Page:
It was time to move on to Lisbon to meet my manager, lover and companion (Nicole) who was bringing me fresh clothes and supplies. This time I decided to reduce the number of roommates and increase my chance of getting a good sleep on the train –translate that to hopefully no snorers! There actually was a first class sleeper coach on the night train to Lisbon so I booked a semi-private cabin. My roommate was a 75 year-old retired pilot from Sao Paulo, Brazil. He was a nice gentleman – but he snored! But he made up for it by taking me under his wing when we arrived in Lisbon. He hired a taxi and dropped me off at my hotel and wouldn’t accept any payment!
Since I had arrived in Lisbon at 8am and Nicole wasn’t arriving until 1pm, I decided to go to race HQ and pick up my race package. Upon leaving the HQ I ran into a friend from the 50+DC club in the street and we decided to tour the city together and have lunch while I was waiting for Nicole.
After she arrived I was able to show her around the old center of Lisbon where our hotel was located. The next day we took a city tour. There are lots of attractions such as the Castelo de San Jorge that overlooked the city and our hotel, Jeronimos Monastery, Torre de Belem –a 14th century defense tower built in the Rio Tejo (Tejo River), a duplicate of the Christ Statue in Rio de Janeiro (but not as tall), and the Discoveries Monument. Portugal is very proud of their place in history as one of the dominant explorers and colonizing countries.
A few things that are also strictly Portuguese and amazing are the use of ceramic tiles everywhere and their sidewalks. Many of the building exteriors are completely covered in ceramic tiles, many hundreds of years old with very detailed patterns and murals. Every sidewalk in Portugal including many roads are made of small (2 to 3 inch cubes) of limestone set in sand. Many have intricate patterns also built in by using small cubes of dark basalt. The labor to build these walks and roads has got to be tremendous as it is all done by hand!
But overall both Nicole and I were disappointed in Lisbon. It is not nearly as dynamic or as picturesque as other European cities. Most of the buildings in the old section of the city are run down and poorly maintained -but could look great if someone would just paint and fix them up!
The next day we took a private tour up the Estoril coast north of Lisbon. We stopped in Cascais, a small picturesque resort town that we really liked. We passed by Cabo da Roca, the most western point in continental Europe on our way to Sintra. Sintra is a Portuguese version of Toledo; a walled city built on the top of two mountains. It is not as old but it is very pretty. There are three palaces. We toured one that had been built four hundred years ago and was noted for the ceramic tiles that were used to decorate the interior. I thought they were very garish but they are the original tiles!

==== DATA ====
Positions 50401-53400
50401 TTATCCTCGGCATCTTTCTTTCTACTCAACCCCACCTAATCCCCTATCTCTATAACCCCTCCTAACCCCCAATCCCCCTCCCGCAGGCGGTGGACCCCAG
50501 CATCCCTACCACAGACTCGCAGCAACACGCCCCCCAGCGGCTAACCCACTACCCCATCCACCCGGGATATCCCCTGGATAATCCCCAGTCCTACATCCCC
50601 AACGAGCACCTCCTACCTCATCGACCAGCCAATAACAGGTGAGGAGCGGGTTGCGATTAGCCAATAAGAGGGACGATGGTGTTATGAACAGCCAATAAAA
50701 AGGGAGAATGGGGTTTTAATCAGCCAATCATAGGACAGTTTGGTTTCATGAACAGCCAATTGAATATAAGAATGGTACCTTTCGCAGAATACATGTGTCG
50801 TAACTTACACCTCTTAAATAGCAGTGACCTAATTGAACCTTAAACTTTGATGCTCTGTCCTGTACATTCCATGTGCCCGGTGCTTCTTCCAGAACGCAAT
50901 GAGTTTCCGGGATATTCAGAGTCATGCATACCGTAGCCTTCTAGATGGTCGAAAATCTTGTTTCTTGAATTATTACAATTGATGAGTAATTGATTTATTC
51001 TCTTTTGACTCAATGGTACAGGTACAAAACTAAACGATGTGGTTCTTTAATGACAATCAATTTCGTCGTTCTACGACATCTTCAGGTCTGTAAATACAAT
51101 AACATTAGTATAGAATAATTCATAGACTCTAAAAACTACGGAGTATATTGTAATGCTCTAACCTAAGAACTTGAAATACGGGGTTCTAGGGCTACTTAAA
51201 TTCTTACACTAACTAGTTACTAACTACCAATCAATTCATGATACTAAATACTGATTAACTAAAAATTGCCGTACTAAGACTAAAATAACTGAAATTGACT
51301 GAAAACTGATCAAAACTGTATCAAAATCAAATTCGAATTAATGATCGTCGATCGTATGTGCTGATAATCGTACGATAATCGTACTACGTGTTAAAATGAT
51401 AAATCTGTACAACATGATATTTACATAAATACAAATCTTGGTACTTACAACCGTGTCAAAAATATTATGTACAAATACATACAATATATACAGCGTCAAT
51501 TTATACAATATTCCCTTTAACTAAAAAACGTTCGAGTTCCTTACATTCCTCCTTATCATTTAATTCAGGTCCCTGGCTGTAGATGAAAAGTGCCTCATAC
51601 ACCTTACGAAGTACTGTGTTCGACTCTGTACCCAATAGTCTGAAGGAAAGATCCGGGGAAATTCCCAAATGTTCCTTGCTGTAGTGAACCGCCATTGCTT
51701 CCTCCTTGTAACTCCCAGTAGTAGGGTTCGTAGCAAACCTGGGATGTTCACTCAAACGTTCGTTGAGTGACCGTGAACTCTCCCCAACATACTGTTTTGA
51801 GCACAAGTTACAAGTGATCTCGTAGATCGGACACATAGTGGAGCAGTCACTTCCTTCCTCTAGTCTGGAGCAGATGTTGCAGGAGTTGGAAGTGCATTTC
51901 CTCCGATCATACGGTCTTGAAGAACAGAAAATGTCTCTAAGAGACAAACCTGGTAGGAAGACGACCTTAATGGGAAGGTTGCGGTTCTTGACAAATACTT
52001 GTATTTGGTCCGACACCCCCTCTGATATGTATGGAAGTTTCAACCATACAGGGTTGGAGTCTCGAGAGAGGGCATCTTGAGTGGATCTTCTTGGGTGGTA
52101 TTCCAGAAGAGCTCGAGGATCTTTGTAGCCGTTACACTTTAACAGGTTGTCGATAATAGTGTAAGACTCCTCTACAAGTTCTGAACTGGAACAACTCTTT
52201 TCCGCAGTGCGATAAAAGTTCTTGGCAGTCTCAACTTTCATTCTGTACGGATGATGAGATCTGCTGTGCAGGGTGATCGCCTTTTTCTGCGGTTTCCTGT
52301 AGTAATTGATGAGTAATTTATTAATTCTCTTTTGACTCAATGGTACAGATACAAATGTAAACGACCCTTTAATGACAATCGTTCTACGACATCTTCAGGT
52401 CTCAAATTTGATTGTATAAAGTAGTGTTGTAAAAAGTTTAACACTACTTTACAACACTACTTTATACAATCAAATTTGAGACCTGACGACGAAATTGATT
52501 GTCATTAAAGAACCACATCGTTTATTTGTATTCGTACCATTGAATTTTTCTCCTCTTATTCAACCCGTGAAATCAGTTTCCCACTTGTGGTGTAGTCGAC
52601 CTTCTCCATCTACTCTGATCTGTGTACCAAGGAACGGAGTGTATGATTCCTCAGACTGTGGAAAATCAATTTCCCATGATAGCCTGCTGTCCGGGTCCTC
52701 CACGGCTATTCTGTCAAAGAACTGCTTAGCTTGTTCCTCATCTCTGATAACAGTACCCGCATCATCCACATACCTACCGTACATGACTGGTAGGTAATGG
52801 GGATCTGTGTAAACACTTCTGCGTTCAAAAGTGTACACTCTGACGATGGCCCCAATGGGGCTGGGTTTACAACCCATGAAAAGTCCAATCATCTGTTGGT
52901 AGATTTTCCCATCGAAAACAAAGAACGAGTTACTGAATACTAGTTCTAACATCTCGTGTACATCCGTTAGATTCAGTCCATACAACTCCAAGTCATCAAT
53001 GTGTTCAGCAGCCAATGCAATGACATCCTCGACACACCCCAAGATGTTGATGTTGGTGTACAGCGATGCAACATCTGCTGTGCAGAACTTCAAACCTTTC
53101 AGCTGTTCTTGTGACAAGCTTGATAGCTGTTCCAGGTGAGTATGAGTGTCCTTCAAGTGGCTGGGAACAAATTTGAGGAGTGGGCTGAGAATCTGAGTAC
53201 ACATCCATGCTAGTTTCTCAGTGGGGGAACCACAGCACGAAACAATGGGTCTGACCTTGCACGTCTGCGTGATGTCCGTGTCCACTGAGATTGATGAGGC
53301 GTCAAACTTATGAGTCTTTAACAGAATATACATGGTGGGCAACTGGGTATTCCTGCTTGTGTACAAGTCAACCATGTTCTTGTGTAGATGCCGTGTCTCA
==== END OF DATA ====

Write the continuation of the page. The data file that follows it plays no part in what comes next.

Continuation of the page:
Now it was time to prepare for the big race. Up to now Nicole and I had been enjoying some great seafood which was such a pleasant change from the Spanish diet. But I needed pasta. There were only a few Italian restaurants in the whole city and they were too far from the hotel so I ended up eating something they called ‘spagetti’ at the hotel. Ugh!
The marathon started just off the main commercial square in the old city, ran north into the hills and returned to the center of the city to go out along the Tejo River toward the Atlantic Ocean before turning around and heading back to the commercial square. For the first time in 147 marathons I was misdirected off course by race officials. About 5K into the race they sent about twenty of us off course with the 10K racers. It took us about five minutes to realize that were with the wrong group, retrace our steps and cut a few corners to rejoin the marathon pack. I figured I lost about two or three minutes. Now I am trying to convince myself- “Don’t get flustered and don’t try to make it up all at once-take it easy and catch up slowly”. But of course subconsciously you pick up the pace and when I passed the half three minutes ahead of my expected time I figured I was heading for trouble. But trouble never did appear and I finished in 3:28:39 so I was very happy in spite of the screw-up!
Now it was time for some good seafood and wine! We had a great meal and Nicole really enjoyed her $80 lobster. Actually most food in Portugal was relatively inexpensive so when I calculated the price of lobster I thought it was a good price. Only problem was I dropped a zero (0) in the currency conversion. I thought it was $4/lb – it was $40/lb. Oh well. Nicole did enjoy it! And you have to treat your managers well, especially when they bring you fresh supplies and take back your dirty laundry!
The next day Nicole had to return to England and work (yuk-what a dirty word!) so I left early by train for Faro and the Algarve Coast. It was a very boring ride –not much scenery and it rained all the way. It was still raining when I arrived in Faro so I decided not to rent a car and just stay in Faro. I had to leave the next day by bus for Huelva, Spain because there is no rail service between the Portugal and Spain in the south. I could pick the rail system back and use my Rail Pass again from Huelva. Because it was off-season I managed to find a room in a brand new 3-star hotel in Faro for only $30. This place even had CNBC on satellite so I was able to catch up on the stock market and determine whether I could afford to continue the trip. Thankfully tech stocks are ridiculously high so I was able to continue!
But a humorous (in hindsight) thing did happen at the hotel. As I was checking out my glorious and fabulously modern room I decided to go out onto the balcony to check the view. Since it was still raining lightly I closed the patio door behind me. As it closed I heard an ominous CLICK!